In Washington it is common to tout the budget surpluses of the Clinton years as some momentous achievement, as though the point of economic policy is to run budget surpluses. Of course the point of economic policy is to produce an economy that improves the lives of the people in a sustainable way. Clinton badly flunked this test.

The Clinton economy was driven by a stock bubble. This is not a debatable point. The ratio of market-wide stock prices to corporate earnings was well over 30 to 1 at the peak of the bubble in 2000. This is more than twice the historic average.

This run-up in stock prices drove the economy in two ways. First, since any good huckster could make millions selling shares in dot.whatever, we had many hucksters starting nutball businesses that never had a prayer of making a profit. This is not much of a long-run economic strategy, but in the short-term it led to an increase in investment.

The other way that the bubble drove the economy is through the wealth effect on consumption. The run-up in stock prices generated roughly $10 trillion in bubble wealth. The wealth effect from stock is usually estimated to be 3-4 cents on the dollar. This would mean that the bubble generated between $300 billion to $400 billion annually in additional consumption. This would have been 3-4 percent of GDP at the time ($480 billion to $560 billion annually in today’s economy). This is born out in the Commerce Department’s data which show that the saving rate fell from close to 7 percent at the start of the 1990s to around 2.0 percent at the peak of the bubble in 2000.

This was the economy that President Clinton handed to President Bush in January of 2001. It was an economy that was being carried by an unsustainable bubble that, in fact, already was in the process of deflating at the time Bush took office. The S&P 500 was more than 10 percent below its 2000 peak and the NASDAQ was down by more than 40 percent on the day that Bush took office. This pretty much guaranteed the recession that began in March of 2001 just as the collapse of the housing bubble placed President Obama in the middle of terrible recession in January of 2009.

The 2001 recession was the main reason that the surplus vanished in the 2002 fiscal year. Directing tax cuts to the wealthy was a foolish policy response to the downturn, but it was reasonable to turn to fiscal stimulus following the collapse of the stock bubble, just as it was reasonable for President Obama to turn to fiscal stimulus following the collapse of the housing bubble. The Bush tax cuts did provide a boost to the economy, although they would have provided a larger boost if this money had been directed at moderate and middle income people or devoted to long-term investments like education and infrastructure.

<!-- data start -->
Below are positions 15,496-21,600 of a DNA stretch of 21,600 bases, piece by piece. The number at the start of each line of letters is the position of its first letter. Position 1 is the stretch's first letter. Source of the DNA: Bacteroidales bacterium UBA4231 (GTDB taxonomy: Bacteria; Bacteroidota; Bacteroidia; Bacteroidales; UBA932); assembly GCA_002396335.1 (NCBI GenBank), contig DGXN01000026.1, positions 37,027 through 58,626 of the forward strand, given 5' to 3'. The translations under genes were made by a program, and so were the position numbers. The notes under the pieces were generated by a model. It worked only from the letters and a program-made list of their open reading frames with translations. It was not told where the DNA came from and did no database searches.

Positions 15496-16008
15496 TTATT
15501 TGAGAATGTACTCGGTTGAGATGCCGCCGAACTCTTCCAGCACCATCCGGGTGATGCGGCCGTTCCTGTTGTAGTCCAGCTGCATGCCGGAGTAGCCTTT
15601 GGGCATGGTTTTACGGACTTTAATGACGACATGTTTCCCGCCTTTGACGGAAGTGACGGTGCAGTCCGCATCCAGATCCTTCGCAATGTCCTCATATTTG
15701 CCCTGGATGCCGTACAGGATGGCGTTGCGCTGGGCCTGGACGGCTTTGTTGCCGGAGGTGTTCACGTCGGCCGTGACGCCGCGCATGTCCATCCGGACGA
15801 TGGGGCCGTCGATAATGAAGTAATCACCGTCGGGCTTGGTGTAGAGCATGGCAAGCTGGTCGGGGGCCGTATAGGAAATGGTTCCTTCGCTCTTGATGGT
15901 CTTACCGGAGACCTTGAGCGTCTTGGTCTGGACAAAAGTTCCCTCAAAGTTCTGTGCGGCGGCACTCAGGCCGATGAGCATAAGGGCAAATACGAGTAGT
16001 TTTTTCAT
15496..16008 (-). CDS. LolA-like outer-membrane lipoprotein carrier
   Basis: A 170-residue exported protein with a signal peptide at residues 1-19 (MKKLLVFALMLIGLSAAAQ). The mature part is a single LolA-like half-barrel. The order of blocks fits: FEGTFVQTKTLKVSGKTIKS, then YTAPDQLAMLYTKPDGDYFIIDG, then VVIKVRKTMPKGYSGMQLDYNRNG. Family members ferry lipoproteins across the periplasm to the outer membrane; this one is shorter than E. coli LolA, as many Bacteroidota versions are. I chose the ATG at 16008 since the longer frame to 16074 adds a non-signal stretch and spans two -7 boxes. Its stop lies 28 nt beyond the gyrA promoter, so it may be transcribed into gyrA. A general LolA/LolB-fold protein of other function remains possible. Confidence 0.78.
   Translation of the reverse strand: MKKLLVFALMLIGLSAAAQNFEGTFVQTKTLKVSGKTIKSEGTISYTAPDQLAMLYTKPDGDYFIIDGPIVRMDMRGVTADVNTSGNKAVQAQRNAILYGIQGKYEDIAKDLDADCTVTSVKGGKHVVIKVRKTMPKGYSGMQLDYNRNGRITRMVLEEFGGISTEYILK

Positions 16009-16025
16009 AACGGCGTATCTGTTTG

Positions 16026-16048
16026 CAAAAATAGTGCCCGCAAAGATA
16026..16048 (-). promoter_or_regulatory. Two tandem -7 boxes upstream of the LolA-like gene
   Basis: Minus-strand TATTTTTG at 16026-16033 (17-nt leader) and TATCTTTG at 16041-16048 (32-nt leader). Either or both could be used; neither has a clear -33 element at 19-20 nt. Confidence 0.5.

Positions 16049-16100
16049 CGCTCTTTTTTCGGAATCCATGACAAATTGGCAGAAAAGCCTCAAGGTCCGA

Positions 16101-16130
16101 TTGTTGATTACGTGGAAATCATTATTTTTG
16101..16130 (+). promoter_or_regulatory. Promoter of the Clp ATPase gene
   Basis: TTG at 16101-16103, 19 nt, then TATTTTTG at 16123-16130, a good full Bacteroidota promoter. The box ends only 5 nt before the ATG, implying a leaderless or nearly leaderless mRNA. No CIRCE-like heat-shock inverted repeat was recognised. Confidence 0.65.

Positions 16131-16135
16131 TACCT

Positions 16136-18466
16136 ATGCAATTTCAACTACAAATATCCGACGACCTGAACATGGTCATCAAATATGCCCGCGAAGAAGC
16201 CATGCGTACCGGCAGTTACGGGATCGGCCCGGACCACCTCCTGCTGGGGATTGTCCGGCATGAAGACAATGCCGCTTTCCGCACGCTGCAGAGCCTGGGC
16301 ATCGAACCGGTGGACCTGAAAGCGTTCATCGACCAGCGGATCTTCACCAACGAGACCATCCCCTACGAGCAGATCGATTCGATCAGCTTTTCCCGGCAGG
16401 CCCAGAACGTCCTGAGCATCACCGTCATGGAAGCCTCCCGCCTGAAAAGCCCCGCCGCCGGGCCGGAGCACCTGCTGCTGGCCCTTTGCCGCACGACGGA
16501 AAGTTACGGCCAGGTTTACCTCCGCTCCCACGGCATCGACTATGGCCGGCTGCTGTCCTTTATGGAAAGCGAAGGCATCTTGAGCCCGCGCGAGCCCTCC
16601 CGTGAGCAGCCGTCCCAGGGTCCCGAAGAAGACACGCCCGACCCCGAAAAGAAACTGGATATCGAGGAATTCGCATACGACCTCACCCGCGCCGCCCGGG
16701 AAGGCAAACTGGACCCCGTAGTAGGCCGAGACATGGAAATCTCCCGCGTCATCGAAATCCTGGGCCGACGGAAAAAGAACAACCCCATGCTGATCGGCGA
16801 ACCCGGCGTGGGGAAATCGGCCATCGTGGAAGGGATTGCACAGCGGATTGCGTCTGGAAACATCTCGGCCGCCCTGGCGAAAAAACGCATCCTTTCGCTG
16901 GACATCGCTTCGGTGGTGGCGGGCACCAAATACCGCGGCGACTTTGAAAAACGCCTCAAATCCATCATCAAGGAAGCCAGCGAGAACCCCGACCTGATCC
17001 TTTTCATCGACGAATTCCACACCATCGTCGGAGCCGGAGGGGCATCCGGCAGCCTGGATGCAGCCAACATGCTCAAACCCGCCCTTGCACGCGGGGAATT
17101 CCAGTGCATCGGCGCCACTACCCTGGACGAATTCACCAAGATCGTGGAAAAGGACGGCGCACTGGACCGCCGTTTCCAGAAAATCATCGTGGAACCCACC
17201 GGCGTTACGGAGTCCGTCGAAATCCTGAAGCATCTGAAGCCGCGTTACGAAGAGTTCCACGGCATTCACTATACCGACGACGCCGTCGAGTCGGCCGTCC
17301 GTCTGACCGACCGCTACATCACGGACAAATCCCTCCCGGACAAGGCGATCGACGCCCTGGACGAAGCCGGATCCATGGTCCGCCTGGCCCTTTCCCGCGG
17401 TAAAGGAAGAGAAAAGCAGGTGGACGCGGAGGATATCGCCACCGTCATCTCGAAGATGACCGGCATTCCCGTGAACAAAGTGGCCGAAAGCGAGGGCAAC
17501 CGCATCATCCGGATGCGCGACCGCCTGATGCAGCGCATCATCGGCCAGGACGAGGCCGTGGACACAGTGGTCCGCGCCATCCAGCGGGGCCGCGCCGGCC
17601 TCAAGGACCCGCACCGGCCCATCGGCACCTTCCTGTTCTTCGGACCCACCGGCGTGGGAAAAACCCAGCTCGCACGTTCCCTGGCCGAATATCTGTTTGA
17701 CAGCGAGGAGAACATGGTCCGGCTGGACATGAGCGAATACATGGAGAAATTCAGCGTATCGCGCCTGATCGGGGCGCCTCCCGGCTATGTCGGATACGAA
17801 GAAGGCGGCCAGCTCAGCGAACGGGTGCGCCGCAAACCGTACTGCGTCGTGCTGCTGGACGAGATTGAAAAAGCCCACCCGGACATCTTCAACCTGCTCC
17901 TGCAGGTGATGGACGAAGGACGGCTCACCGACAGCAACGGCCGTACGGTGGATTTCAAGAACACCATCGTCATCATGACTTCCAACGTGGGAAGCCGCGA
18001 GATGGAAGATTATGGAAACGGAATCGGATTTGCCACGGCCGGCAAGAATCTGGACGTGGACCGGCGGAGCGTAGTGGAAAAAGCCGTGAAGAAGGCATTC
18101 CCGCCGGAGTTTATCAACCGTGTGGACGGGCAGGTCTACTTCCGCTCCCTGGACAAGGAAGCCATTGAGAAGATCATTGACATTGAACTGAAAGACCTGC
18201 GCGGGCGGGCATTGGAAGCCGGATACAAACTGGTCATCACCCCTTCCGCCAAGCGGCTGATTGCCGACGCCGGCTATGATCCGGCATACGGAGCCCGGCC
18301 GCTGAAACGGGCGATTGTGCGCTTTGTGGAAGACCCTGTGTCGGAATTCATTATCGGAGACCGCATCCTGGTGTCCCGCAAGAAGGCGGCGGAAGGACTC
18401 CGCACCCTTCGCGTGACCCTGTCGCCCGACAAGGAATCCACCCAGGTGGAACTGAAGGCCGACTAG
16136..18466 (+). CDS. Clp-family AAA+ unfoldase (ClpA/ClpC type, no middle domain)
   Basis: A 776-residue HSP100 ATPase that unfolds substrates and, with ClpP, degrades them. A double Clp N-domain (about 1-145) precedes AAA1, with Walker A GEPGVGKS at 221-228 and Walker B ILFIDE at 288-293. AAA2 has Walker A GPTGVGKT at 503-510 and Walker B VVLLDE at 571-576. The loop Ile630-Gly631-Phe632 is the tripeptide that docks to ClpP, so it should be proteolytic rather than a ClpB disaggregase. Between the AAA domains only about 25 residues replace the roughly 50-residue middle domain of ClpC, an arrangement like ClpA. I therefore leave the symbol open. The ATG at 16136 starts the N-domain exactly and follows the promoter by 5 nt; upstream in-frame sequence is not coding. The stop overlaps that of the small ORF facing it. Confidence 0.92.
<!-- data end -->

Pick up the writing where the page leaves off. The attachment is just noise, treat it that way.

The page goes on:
The growth of the housing bubble eventually provided the boost needed to recover from the 2001 recession, just as the stock bubble propelled growth in the 1990s. As the economy got back near full employment in 2006 and 2007, the deficits shrank to sustainable levels.

However, while the deficits were sustainable in the later years of the Bush presidency, the housing bubble was not. Its collapse gave us the most predictable economic disaster in human history, even if all our top economists somehow didn’t see it.

To have a sustainable growth path we have to reverse one of the other central policies of the Clinton years, the over-valued dollar. This policy, which was put in place when Robert Rubin became Treasury Secretary, ensured that we would have large trade deficits. The trade deficits were good news for Wall Street with its obsession over inflation. It was also good news for companies looking to move operations overseas to take advantage of cheap labor.

However, the high dollar was terrible news for the country’s workers, who were placed at an enormous competitive disadvantage. It resulted in the loss of more than 4 million manufacturing jobs. It was also bad news for anyone who doesn’t think that bubbles are a clever way to drive the economy.

Rubin and his allies control the Democratic Party with their money at the moment. Their financial power will not be easily overcome. However, it is important that people understand that the Rubin-Clinton team is every bit as much about redistributing money from the rest of us to the very rich as the Republicans.

The big difference is that, unlike the Republicans, the Rubin-Clinton crew believes that the rich should have to pay their taxes. That’s something, but until there is someone in this debate who isn’t pushing policies that redistribute before-tax income upward, the vast majority in this country can only lose.